EASTCHESTER, N.Y. – In 2009, when longtime Eastchester Parks Department employee Michael Falotico was shelved for six months with a torn rotator cuff, things looked bleak for the avid outdoorsman.
Not wanting to rot away in front of the television, and unable to partake in athletic activity during his lengthy rehab, Falotico sought another pursuit to get him through the days until he could return to his town pick-up truck.
Thirteen hundred poems, 38 months and two books later, it looks like Falotico may have found his true calling. On Monday, Falotico submitted the manuscript of his third book, “Reflections” to his publisher, less than a year after he started compiling his latest pieces.
“I joined ‘ PoetrySoup ,’ with just four little poems. Then those became eight poems and now it’s closer to 1,300,” he said. “This book is deeper, I really took my time. I was naïve with the first book. I go back and read the stuff from the other books, and I like to think I’m polishing my craft as I’m going along.”
Falotico, who has worked in the Parks Department for 26 years, cites experiences from his time on the job and in town for much of the material that is found in his books. During his tenure working with the town, Falotico is constantly taking in nature, and his poems center on his day-to-day experiences, from the things he sees on the road to monumental events in his personal life.
“For the most part, we’re out on the road, or on tractors and I’m out in nature. I get to see the bad weather, and I get to be in nature when there are just fantastic colors,” he said. “I enjoy not being stuck at a desk; I get inspiration from wherever I am.”
The town employee-turned-author has expanded his reach and has started to host speaking engagements at various schools to encourage students to pursue poetry, either as a hobby or potential career. He routinely visits sixth and seventh graders at the Jonas Bronck Academy in the Bronx and was a guest of the Saints John and Paul School in Larchmont three weeks ago.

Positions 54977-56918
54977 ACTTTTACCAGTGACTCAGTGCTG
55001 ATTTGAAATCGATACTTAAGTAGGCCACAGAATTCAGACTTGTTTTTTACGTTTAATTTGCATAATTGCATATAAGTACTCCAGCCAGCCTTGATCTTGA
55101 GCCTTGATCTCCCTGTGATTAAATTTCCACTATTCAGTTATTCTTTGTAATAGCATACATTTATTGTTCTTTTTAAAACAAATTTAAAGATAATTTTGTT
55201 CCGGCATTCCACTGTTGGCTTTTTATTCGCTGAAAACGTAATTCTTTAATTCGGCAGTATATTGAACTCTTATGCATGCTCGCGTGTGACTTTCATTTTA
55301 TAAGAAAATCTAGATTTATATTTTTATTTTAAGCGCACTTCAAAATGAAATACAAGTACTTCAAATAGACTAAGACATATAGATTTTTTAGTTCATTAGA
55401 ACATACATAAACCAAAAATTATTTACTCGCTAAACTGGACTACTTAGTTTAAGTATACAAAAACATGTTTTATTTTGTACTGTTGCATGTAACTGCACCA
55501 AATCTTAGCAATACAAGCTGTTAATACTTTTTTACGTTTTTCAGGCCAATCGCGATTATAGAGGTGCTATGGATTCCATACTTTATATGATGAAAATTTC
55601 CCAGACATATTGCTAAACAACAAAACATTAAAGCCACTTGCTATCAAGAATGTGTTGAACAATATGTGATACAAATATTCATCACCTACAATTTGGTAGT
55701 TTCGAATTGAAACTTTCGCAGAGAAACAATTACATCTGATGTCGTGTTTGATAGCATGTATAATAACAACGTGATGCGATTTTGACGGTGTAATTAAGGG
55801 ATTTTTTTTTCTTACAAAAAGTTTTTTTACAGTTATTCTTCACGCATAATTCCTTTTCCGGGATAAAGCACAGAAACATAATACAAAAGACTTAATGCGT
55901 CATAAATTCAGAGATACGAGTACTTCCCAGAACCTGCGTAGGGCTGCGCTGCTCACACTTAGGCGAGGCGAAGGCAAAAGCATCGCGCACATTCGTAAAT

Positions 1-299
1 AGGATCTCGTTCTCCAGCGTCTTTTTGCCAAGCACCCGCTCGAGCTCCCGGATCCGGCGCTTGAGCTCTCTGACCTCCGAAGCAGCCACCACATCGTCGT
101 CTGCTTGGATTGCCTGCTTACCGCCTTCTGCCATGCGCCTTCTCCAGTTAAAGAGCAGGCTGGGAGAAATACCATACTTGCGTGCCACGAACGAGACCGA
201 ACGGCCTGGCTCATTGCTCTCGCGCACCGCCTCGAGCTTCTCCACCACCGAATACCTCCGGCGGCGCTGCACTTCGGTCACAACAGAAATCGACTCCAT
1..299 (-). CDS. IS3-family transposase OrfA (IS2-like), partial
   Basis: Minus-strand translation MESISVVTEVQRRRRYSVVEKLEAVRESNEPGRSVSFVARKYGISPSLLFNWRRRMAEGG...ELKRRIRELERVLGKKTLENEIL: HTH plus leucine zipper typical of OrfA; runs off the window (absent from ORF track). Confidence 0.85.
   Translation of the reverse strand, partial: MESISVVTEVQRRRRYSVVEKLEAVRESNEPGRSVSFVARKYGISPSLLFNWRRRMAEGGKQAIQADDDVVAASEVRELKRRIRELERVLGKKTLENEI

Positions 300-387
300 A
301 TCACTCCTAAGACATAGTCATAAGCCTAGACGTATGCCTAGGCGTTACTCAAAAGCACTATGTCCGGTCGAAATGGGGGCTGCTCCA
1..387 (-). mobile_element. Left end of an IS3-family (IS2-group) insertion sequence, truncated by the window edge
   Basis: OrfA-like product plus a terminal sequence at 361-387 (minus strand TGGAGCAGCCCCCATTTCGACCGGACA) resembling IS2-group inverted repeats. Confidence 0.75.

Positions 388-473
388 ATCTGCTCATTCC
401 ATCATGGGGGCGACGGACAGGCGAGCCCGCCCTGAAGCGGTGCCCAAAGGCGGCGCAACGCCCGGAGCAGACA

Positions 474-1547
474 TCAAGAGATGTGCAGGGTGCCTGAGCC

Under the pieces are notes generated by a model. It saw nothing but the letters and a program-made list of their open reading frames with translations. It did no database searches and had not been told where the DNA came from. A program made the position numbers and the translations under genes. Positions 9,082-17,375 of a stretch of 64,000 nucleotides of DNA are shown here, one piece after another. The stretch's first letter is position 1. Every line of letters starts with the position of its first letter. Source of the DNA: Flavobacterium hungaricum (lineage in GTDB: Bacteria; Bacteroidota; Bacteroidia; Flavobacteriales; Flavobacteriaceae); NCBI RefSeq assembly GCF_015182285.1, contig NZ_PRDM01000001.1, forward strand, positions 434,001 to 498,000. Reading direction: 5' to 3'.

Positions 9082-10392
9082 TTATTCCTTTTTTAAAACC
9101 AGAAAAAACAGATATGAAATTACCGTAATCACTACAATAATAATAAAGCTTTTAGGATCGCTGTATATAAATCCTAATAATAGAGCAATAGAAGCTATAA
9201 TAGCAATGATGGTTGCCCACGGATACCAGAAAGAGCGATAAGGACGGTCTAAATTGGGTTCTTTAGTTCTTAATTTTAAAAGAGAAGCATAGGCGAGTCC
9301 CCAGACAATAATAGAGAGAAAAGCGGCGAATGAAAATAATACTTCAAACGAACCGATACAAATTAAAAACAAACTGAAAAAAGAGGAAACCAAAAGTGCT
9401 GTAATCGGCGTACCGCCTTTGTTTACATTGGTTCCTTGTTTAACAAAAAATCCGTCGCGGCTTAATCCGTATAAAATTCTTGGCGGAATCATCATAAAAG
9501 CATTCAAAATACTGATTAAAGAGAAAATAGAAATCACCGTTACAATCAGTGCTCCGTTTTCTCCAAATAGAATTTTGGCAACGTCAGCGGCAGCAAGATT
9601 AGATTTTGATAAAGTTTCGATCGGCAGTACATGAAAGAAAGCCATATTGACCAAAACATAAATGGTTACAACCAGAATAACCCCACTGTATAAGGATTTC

Falotico said that speaking to school children has become the most rewarding part of his second career. He added that it is something he is eager to expand, particularly in more local schools.
“I want to be able to inspire people of all ages. I didn’t start writing until I was 45 years old, it was just something they didn’t teach us at school,” he said. “This is something I didn’t think would come out of this. I went from writing a few poems to reaching this height. It doesn’t pay the bills, but I’m doing something I love.
According to Falotico, the time and effort he spends writing is not about crafting a second career – he can retire with a pension from the town in five years – but about doing something he is passionate about. The lectures he gives to students are on a volunteer basis, and he has no expectations for where his poetry may take him.
“This isn’t about the money for me. It’d be great to make a fortune doing it, but that’s just not why I do this,” he said. “Whether I sell a million copies of my book, or five, I’m just going to be happy I got published.”
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